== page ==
The concept of investment and decisions around it is perhaps the most discussed issue in financial management circles with sometimes very complicated explanations. The quote by Warren Buffett, however, explains investments in entirety for me. “Someone’s sitting in the shade today because someone planted a tree a long time ago.”
Two critical things stand out in this quote: time and seed. Investments need time! As referenced in the quote, “a long time ago”. If you’re taking an investment decision, whether it’s a short/ medium/long term, you need time. Again, a key component of investments is the seed. You can’t start without anything; you need something and so the tree in there is what suggests the seed. It doesn’t matter the size of the seed.
Everyone must start with a seed even though the size of the seed may differ. You might start with GHS20 and someone may start with a million but it is still a seed. The quote also mentions generations after you will benefit from an investment you make today, so think of your investment decision today as a part of your purpose and influence.
It is important for everyone to consider investing for the purposes of financial security. However, before taking the decision on what, where, why and how long you should invest, there are some fundamental things one needs to consider.
The first is to know yourself. Duplicating another person’s investment goals is like sewing a dress with someone else’s measurement, it just won’t fit. You need to ask yourself relevant questions to know what works and fits your context. Questions like: what is my monthly income? what extra income do I earn? where can I reduce my expenses; are a few you could start with.
There are some expenses you cannot do away with; these may include electricity and water bills, whereas there are some monthly expenditures you can do away with. There are also some variable expenses that you may want to reduce so that you can invest the excesses. Ask yourself these pertinent questions: What are my liabilities: what loans and assets do I have? Do I have a landed property somewhere?
Do I have Stocks? Do I like buying on impulse or do I go by a budget? After an assessment of yourself you can then appreciate where to take money from to put aside for an investment. Having the money is the first step. Now that you have the money what next?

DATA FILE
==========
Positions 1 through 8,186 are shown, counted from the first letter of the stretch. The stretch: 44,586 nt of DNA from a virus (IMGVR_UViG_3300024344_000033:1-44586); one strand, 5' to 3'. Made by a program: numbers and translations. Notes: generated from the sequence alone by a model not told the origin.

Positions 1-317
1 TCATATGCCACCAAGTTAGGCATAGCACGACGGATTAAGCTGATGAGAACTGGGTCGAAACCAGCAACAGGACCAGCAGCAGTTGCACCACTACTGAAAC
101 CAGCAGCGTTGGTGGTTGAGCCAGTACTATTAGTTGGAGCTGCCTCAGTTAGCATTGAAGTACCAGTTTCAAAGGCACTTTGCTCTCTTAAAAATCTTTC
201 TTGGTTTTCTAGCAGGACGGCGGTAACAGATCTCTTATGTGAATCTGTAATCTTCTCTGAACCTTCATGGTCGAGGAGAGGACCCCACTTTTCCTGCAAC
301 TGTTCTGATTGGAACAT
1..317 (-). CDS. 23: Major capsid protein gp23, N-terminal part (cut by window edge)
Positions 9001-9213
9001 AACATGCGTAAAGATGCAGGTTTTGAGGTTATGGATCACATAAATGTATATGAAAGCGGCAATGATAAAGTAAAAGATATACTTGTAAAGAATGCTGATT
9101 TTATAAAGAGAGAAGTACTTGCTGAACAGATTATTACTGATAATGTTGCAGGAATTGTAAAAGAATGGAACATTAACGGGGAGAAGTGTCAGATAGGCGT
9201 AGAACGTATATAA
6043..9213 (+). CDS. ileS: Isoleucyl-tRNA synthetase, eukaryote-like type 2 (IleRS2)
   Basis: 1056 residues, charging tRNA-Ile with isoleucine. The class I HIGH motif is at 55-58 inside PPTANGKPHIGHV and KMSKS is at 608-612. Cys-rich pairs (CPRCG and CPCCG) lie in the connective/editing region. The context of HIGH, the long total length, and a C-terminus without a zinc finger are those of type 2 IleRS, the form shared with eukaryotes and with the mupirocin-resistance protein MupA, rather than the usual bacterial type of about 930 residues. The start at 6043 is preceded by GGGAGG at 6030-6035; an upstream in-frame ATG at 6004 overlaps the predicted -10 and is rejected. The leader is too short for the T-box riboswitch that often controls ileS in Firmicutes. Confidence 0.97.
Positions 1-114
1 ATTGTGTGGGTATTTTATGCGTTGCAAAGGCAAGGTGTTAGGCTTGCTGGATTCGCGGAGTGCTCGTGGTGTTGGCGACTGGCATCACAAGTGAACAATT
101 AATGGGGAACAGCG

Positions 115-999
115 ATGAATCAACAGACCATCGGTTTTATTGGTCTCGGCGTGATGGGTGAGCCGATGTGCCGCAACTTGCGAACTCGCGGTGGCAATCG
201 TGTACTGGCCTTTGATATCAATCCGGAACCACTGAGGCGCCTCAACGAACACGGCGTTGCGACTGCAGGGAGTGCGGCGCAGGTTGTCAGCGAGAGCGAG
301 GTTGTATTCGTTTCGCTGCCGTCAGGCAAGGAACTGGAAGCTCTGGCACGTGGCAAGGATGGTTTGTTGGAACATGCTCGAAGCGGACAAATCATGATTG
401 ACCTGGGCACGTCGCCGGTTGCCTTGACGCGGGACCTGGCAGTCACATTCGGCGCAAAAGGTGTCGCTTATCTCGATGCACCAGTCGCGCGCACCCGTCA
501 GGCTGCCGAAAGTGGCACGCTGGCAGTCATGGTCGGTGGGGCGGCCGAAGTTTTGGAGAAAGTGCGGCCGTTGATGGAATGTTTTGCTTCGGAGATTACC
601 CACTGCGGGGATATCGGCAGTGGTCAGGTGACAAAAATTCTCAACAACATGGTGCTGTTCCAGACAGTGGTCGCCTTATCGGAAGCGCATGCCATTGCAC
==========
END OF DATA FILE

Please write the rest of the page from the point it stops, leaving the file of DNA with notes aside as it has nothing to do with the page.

After getting the money, you need to set objectives for your investment. What is the bigger picture for you? One way to look at the bigger picture is how you want your retirement to look like. Do you want to live in your own home for example?
Go on vacations? Have your own business? What are your plans and goals? Having answers to these questions will enable you set SMART- (Specific, Measurable, Attainable, Relevant, Time bound) – financial/investment goals. Being specific allows you to get more clarity on what you have to do and the steps you have to take.
Having a measurable goal means putting a figure to the goal, e.g. GHS500,000 in fixed income securities. Setting a goal that challenges you is great however make sure that it is attainable. If you own a bicycle now, you are more likely to own a Mercedes Benz in a few years to come, than it is to own a private jet; but by all means, dream big.
Ask yourself if the goal is relevant to your context. Set a time period to realize your goals otherwise you may never start. For example, I want to own a house in a gated estate by age 50 or I want to build my short-term investments to GHS100,000 in the next 5 years.
There should be a time set for all the objectives that you have. That is what brings in the focus. Knowing why you are investing also gives you the oomph and helps you keep your eye on the ball.
In all of this, what remains critical is that no matter what you have, start now and remain consistent. It does not matter how much you have but it does matter that you start now because of the compounding effect and time value of money. It’s said the best time to plant a tree was 20 years ago and the second-best time is now.